One Device Window, Many Messages Using the split screen design technique not only shows that you as a designer are on the cutting edge of the latest trends, but that you are also thinking about the message and the optimal approach to make an impact on the consumer. In my experience, that is a designer you want to keep around. Before getting into too much detail on the topic of split screens and showcasing examples of the technique in practice, let's get some of the basics out of the way first.
What is a split screen?
A design pattern that displays two vertical panels that are directly adjacent to one another (on the desktop). On mobile devices, split screen designers that are responsive will stack one on top of the other in a vertical fashion.
Why use a split screen?
It represents a minimal range of choices for both the designer and their user and that's a good thing. It enables the designer to emphasize the availability of two different paths/options with significant visual weight but minimal clutter for the visitor. In short, it can make a big impact.
There are many examples of the vertical split screen approach visible and accessible on the Web today. A few examples we've come across recently are included below (and we'll be adding more so log in now to submit/discuss an example), along with some guidance on what to consider and avoid, and some best practices for implementation.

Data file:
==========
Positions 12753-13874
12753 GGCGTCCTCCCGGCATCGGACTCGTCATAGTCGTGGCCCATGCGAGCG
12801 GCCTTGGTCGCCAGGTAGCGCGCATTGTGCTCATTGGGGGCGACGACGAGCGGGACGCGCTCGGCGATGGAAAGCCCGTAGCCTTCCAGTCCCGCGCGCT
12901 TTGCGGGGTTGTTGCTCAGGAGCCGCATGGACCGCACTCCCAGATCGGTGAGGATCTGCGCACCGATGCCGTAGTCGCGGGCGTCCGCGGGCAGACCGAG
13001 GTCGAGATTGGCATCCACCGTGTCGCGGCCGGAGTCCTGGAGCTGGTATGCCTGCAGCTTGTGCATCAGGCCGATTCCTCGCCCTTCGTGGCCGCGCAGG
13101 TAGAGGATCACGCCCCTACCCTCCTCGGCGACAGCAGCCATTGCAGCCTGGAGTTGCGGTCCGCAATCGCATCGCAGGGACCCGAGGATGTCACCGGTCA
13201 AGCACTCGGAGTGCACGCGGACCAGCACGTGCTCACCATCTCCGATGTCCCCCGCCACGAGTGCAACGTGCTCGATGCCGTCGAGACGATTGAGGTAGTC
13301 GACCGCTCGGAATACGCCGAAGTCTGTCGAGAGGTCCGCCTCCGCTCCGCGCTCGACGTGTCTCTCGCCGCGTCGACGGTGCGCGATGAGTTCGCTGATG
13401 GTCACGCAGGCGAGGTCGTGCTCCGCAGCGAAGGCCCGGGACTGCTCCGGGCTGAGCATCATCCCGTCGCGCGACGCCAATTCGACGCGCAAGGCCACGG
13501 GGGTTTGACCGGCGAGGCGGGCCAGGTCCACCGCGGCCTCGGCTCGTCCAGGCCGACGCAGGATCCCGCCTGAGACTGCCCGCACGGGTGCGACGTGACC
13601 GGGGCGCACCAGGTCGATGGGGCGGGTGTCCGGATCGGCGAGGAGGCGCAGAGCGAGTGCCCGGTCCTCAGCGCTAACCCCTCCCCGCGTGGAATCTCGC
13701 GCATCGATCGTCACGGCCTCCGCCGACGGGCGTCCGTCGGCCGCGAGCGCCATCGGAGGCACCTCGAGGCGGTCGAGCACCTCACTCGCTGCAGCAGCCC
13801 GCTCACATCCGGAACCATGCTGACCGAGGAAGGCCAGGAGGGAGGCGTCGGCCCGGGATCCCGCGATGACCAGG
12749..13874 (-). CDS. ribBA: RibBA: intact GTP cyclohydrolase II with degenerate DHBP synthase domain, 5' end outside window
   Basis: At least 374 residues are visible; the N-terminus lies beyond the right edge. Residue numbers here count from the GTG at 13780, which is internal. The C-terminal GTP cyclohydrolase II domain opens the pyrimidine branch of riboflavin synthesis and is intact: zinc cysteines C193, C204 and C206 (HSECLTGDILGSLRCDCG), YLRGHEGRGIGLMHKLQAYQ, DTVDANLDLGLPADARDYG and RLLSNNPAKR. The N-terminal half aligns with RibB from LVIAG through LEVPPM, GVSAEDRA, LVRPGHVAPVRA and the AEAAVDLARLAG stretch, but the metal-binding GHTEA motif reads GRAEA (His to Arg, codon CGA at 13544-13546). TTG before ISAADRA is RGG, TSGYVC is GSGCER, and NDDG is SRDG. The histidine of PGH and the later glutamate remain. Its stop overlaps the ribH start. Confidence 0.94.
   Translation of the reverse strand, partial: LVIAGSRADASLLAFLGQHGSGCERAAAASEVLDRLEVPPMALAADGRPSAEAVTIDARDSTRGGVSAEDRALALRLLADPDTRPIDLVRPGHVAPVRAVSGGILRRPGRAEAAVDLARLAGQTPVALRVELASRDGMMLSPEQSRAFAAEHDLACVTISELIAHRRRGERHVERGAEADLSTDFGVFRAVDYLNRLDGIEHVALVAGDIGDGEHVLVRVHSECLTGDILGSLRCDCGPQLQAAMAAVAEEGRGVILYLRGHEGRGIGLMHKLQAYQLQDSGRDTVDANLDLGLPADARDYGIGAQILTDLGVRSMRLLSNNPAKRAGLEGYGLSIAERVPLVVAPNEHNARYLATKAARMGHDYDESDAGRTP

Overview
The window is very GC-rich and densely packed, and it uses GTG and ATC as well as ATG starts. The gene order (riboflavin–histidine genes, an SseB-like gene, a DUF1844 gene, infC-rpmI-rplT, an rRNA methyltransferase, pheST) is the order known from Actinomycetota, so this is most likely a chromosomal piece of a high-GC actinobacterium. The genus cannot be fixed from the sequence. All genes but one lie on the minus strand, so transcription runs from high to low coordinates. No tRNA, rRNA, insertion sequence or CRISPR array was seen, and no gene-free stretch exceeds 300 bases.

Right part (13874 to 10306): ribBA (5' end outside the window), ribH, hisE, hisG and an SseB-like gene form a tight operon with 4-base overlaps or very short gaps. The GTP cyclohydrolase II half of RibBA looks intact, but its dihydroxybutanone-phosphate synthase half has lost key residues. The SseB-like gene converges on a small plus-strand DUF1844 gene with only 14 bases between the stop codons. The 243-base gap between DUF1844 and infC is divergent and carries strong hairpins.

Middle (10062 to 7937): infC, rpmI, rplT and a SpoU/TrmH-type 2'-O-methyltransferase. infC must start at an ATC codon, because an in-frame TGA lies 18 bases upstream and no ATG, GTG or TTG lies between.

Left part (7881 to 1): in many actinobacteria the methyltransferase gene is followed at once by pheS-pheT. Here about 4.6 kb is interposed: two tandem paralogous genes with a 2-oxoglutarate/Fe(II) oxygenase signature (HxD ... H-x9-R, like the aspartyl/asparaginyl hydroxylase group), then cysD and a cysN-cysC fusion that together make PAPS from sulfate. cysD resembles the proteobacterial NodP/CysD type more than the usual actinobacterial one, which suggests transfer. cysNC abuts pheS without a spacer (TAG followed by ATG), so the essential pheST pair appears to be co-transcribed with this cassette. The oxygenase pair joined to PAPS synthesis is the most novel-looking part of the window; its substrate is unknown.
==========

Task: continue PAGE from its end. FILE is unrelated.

Vertical Variance Splits
Split screens can do more than just help designers differentiate between two items; what if there are three or four or even five possible paths or options that can be taken by the user? Think outside your design box for a minute. While it could add some unwanted clutter and potentially overwhelm the user, it would ultimately come down to execution. Bose, for example, went for a five panel split screen and while it's quite aesthetically pleasing upon first impression, the interactions and transitions are a little clunky and it is not mobile friendly (a wasted opportunity).
Split screens provide an excellent opportunity to show both a visual (image) and associate it with text (words). It's an exceptional opportunity to impress upon users the importance of information (the "take-away" or the "call-to-action"). Another way to improve information visibility in split screens is through the use of color and the use of contrast, as well as the choice of typography. The split screen technique is quite minimal by nature, so pay particular attention to the visibility of interactive elements. Many sites that use the design format do not execute this very well however. This psychologist's website, while visually striking, could be a real challenge to interact with for some users.
Keep in mind when designing for a split screen experience that it's a perfect opportunity to fully exercise your creativity, so think outside the box on how you as a designer can create a memorable experience. That might be through the use of a striking image, for example, or a novel call-to-action element. Creativity is working without limitations and being a little more daring in the actions that are taken. The benefits of doing so are immense, and while you may fail, you'll create experiences that make an impression and likely enjoy yourself more along the way.